Tag Archives: media ethics

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En route (literally) to the 11th International Journalism Festival in Perugia, Italy. According to the Etihad flight path map, we are currently flying over Turkey — an appropriate place to begin any discussion about journalism as it is practiced today (or not allowed to).

The programme features some 600 speakers, panelists, authors, performers. (It is the biggest journalism conference in Europe.) Here’s the link to the PDF version of the programme.

The panel discussion I will moderate is scheduled for April 6: Reporting Emerging Authoritarianism.

A sign of the times: The panel includes journalists from Hungary, the Philippines, and yes Turkey, and a human rights expert from the US.

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Column: When a watchdog turns lazy

In which I express my disappointment, in one particular instance, with the CMFR; published on May 28, 2013.

Jeers to the Center for Media Freedom and Responsibility (CMFR) for flagrantly misrepresenting a Philippine Daily Inquirer editorial, and substituting lazy memory for careful research.

On April 30, CMFR published a critique of a front-page Inquirer error. In “Another Inquirer ‘mistake’,” the media watchdog took the newspaper to task for attributing a Bagong Alyansang Makabayan (Bayan) statement—on the April 20 New People’s Army attack that wounded Gingoog Mayor Ruth Guingona and killed her driver and her bodyguard—to the party-list group Bayan Muna.
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Column: Taking a swipe at the Cardinal?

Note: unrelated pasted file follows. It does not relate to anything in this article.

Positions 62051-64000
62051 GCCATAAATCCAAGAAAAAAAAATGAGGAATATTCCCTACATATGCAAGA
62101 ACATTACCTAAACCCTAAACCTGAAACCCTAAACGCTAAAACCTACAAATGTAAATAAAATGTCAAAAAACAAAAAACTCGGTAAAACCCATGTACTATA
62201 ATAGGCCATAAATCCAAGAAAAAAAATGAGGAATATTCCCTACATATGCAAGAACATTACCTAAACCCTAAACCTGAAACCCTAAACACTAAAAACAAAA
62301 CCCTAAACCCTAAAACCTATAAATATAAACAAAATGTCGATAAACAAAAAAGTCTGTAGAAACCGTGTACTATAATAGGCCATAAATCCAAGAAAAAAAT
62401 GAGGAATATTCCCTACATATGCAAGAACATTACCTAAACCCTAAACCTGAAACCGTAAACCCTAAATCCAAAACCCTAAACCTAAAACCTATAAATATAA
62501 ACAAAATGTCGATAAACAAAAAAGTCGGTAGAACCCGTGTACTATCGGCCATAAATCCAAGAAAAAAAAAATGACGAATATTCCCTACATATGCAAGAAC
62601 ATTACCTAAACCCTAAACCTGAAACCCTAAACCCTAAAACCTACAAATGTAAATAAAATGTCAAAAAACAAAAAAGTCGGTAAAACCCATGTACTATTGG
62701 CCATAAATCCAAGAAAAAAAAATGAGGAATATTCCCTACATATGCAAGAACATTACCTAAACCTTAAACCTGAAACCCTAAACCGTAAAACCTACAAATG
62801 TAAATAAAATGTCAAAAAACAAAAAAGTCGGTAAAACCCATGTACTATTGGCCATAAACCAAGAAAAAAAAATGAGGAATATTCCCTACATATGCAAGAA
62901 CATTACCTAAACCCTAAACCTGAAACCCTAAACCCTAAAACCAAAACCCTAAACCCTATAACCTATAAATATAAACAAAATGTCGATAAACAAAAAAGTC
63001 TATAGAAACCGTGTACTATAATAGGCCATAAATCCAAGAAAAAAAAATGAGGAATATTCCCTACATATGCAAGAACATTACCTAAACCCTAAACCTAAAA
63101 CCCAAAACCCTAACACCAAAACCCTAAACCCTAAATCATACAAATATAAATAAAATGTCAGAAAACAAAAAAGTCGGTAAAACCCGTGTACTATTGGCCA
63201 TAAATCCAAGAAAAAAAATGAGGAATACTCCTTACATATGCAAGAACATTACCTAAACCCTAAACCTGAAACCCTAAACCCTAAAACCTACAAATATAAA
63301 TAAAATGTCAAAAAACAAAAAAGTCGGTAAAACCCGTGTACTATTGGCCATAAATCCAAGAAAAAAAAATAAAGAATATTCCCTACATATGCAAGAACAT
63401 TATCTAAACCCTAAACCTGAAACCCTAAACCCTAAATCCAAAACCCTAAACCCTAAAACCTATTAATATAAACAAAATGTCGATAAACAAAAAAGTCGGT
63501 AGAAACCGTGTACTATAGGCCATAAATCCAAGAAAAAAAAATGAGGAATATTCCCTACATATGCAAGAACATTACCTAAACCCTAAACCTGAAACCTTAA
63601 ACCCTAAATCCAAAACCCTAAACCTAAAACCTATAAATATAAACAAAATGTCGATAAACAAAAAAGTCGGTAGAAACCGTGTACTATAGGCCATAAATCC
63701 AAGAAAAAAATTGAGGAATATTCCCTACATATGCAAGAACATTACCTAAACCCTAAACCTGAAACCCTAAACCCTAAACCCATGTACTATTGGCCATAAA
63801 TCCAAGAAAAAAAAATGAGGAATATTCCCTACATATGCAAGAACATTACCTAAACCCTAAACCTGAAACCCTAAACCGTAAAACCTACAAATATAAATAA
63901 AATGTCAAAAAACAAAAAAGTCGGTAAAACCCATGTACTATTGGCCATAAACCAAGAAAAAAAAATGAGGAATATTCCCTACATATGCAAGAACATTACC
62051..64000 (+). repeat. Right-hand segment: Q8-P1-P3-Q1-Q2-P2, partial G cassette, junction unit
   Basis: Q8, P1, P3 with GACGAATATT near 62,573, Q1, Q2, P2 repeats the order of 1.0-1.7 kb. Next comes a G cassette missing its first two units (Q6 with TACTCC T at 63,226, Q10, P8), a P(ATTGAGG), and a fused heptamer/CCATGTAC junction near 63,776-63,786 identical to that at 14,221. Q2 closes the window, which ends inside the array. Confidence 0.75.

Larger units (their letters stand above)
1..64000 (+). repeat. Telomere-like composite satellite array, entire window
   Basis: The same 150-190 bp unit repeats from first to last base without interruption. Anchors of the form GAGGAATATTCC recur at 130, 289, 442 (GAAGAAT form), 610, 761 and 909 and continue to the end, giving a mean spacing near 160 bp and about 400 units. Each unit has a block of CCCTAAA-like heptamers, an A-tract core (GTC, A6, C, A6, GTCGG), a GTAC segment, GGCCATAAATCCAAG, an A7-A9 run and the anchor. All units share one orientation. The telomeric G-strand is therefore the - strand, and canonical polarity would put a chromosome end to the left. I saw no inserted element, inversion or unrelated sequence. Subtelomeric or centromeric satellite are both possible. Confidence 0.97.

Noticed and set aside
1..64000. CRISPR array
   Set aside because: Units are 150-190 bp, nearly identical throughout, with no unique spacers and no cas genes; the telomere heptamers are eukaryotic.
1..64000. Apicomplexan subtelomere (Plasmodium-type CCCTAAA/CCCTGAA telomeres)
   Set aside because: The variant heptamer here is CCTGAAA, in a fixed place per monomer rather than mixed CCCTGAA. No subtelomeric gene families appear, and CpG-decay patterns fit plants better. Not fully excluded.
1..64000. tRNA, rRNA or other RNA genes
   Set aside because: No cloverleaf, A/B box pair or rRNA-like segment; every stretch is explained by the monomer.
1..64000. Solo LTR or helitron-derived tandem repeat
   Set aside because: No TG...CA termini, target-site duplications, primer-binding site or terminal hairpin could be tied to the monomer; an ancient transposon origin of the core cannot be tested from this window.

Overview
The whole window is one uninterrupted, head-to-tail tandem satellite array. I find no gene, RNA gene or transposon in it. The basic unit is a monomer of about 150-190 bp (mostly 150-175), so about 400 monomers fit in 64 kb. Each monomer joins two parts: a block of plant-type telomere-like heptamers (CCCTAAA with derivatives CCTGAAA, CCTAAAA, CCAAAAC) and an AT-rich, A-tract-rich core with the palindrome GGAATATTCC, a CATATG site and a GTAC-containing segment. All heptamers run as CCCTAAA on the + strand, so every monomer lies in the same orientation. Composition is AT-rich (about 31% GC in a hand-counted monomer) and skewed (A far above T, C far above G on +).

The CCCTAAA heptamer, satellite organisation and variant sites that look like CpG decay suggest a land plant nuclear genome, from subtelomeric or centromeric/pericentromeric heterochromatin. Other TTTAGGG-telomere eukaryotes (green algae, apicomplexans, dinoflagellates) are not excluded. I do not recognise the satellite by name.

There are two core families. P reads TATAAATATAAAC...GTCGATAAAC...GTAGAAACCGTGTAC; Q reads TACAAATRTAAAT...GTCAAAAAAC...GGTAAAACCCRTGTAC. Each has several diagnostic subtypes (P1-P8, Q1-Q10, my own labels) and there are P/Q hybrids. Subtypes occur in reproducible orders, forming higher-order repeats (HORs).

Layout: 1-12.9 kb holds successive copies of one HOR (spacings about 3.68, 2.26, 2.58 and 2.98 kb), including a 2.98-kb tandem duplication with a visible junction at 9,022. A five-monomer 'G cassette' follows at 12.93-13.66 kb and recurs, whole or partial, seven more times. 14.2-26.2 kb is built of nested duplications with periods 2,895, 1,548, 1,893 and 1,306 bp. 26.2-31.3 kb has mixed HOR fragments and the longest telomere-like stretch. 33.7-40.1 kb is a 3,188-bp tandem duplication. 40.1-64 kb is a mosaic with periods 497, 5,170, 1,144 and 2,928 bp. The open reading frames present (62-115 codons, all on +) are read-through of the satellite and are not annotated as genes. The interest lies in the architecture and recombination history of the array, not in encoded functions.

Published on January 29, 2013. It seems Inquirer.net added videos to the story some time after my column came out.

A Jesuit friend I esteem cried foul recently over Karen Boncocan’s characterization of a major homily given by the new Cardinal Archbishop of Manila, Luis Antonio “Chito” Tagle. (The homily, on the occasion of the Feast of Jesus the Nazarene, was read, or rather extemporized, on Jan. 9, but I read my friend’s e-mail to me only the other day.)

My friend wrote: The “news report about Chito Tagle taking a ‘swipe’ against the RH Bill makes gratuitously speculative assertions that I think are inappropriate for a news report. If she [the reporter] were an opinion writer, one could let that pass. But she is supposed to be reporting news and what she does is make assertions here that cannot, in my view, be squared with the actual text of Chito’s homily. Would you know anything about whether this is just a lapse or according to some kind of editorial policy?”

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